Darrow Miller and Friends

Whatever Happened to the Pursuit of Truth?

Christians are largely unprepared to deal with reality. The pursuit of truth has seriously eroded.

Nancy Pearcey writes about the pursuit of truthIn a recent interview in the online magazine, The Christian Post, our friend Nancy Pearcey—an author, Christian philosopher, and apologist—clearly captured the dilemma faced by Christian young people today:

Youth groups rarely encourage young people to grapple with tough questions. Instead the goal seems to be to engineer events that ratchet up emotional commitment. But emotional intensity is not enough to block out questions. If anything, it leads teens to redefine Christianity in purely emotional terms — which leaves them vulnerable when they finally do face their questions.

I have witnessed the same thing as I journey around the globe speaking to pastors and young people. For years I have heard pastors and Christian leaders say, “Stop asking questions and just believe!” It seems that objective faith has been replaced with a faith based almost exclusively on emotions. We do not ask, Is it trueDoes it match reality? Instead, we ask, Does it workDoes it feel good? On a recent trip I visited a megachurch where the youth service seemed designed to achieve nothing more than an emotional high. The youth were so disengaged mentally their behavior appeared to me to verge on the demonic.

It seems that, with a few brave exceptions, pastors are afraid of thinking. Unlike the Bereans (see Acts 17:11), they care little for truth and are more concerned to keep their churches full. Each year it seems to me that the worship service becomes more about reaching a new emotional high than about calling people to stand in awe of God and the truth (seen in the twin revelations of His creation and His word).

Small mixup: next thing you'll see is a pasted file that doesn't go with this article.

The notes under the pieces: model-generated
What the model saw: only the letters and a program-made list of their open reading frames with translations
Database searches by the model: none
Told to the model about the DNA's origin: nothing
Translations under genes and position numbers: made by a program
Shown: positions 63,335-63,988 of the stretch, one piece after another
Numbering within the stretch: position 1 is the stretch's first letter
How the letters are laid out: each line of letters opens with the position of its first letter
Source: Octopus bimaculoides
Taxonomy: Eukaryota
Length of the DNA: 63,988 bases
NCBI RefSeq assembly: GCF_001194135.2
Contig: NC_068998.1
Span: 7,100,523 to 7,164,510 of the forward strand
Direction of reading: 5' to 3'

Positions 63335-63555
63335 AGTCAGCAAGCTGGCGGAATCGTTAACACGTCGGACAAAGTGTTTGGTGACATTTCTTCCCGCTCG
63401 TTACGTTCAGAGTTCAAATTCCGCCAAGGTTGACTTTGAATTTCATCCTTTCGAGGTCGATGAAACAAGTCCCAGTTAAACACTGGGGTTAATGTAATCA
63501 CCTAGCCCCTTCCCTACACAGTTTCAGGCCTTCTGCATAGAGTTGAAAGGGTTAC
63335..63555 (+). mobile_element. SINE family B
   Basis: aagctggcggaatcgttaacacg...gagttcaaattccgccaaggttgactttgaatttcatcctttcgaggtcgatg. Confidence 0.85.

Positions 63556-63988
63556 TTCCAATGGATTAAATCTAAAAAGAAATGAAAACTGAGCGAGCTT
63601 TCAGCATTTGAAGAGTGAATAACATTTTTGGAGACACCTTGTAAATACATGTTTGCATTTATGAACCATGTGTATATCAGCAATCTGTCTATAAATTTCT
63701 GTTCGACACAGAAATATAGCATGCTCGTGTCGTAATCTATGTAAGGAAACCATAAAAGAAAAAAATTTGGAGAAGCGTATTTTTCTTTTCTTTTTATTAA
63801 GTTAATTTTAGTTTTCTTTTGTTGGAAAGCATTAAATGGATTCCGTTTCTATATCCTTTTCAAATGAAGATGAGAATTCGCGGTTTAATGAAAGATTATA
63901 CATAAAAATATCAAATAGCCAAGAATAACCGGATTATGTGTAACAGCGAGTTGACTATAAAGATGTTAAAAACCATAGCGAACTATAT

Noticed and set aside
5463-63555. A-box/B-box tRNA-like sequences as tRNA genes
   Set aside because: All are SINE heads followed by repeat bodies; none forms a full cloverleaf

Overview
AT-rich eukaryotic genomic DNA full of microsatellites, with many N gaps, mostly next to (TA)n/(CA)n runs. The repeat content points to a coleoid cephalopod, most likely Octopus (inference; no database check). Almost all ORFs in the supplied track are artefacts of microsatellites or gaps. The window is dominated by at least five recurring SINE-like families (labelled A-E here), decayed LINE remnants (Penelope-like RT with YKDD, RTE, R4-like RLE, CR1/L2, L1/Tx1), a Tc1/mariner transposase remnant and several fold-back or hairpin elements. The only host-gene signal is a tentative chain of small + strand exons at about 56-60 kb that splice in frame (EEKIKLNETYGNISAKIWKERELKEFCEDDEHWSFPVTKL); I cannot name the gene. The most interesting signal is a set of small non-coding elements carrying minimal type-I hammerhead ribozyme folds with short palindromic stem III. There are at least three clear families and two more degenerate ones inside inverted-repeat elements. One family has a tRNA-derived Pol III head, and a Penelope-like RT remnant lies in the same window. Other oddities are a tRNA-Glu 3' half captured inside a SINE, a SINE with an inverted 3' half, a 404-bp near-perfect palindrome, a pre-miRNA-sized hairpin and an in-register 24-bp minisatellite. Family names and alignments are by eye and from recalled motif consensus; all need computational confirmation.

Life should be a pursuit of truth

Our children’s faith too often fails them when they meet the “real world,” e.g. the onslaught of Darwinian ideology at the university. Repeated exposure to an emotional high does not prepare students to withstand the tough questions of their professors and peers. The church has not taught their children to think independently, to reason, and to seek answers to tough questions. Pearcey reports the biggest reason young Christians leave the faith: “They could not get answers to their doubts and questions.” Feelings were seldom the problem. The problem was a truth vacuum.

Life should be a pursuit of truth, not merely following one’s feelings.

I just read a very sad and troubling letter from the head of Friends School of Baltimore, Matt Micciche, to the students and alumni of the school. Like any school, they liked to publish the achievements of their alumni. They posted an article in the Washington Post about alumnus Ryan Anderson. But some alumni who identified with the LGBT community protested. Mr. Anderson is a leading spokesman for covenantal  marriage between a man and a woman.  The “offended” alumni created such a firestorm that Mr. Micciche felt obliged to remove the post and apologize to the stakeholders of the school. In his letter of apology, Mr. Micciche wrote of the personal conflict he experienced in removing the post:

I found myself torn between two seemingly opposed aspects of our School Philosophy. We believe, as we say in that document, that “Quaker education is a pilgrimage–a continual seeking after Truth. The search for truth requires a willingness to listen openly to the ideas of others, even in fields of controversy.” I take very seriously our responsibility as a school to encourage the free and open exchange of all ideas, from across the political spectrum. I firmly believe that we must support, foster, and celebrate divergent thinking to the greatest possible extent. There can be no “party line” in a truly great educational institution, no sense that there is only one acceptable view on any complex topic.

Here is a school founded on the pursuit of truth. The pursuit of truth establishes a level playing field of inquiry, a forum for people of differing opinions to present their best arguments. Such pursuit creates the framework for free and open societies. The pursuit of truth should be in the mission statement of every church and every Christian school worthy of the name.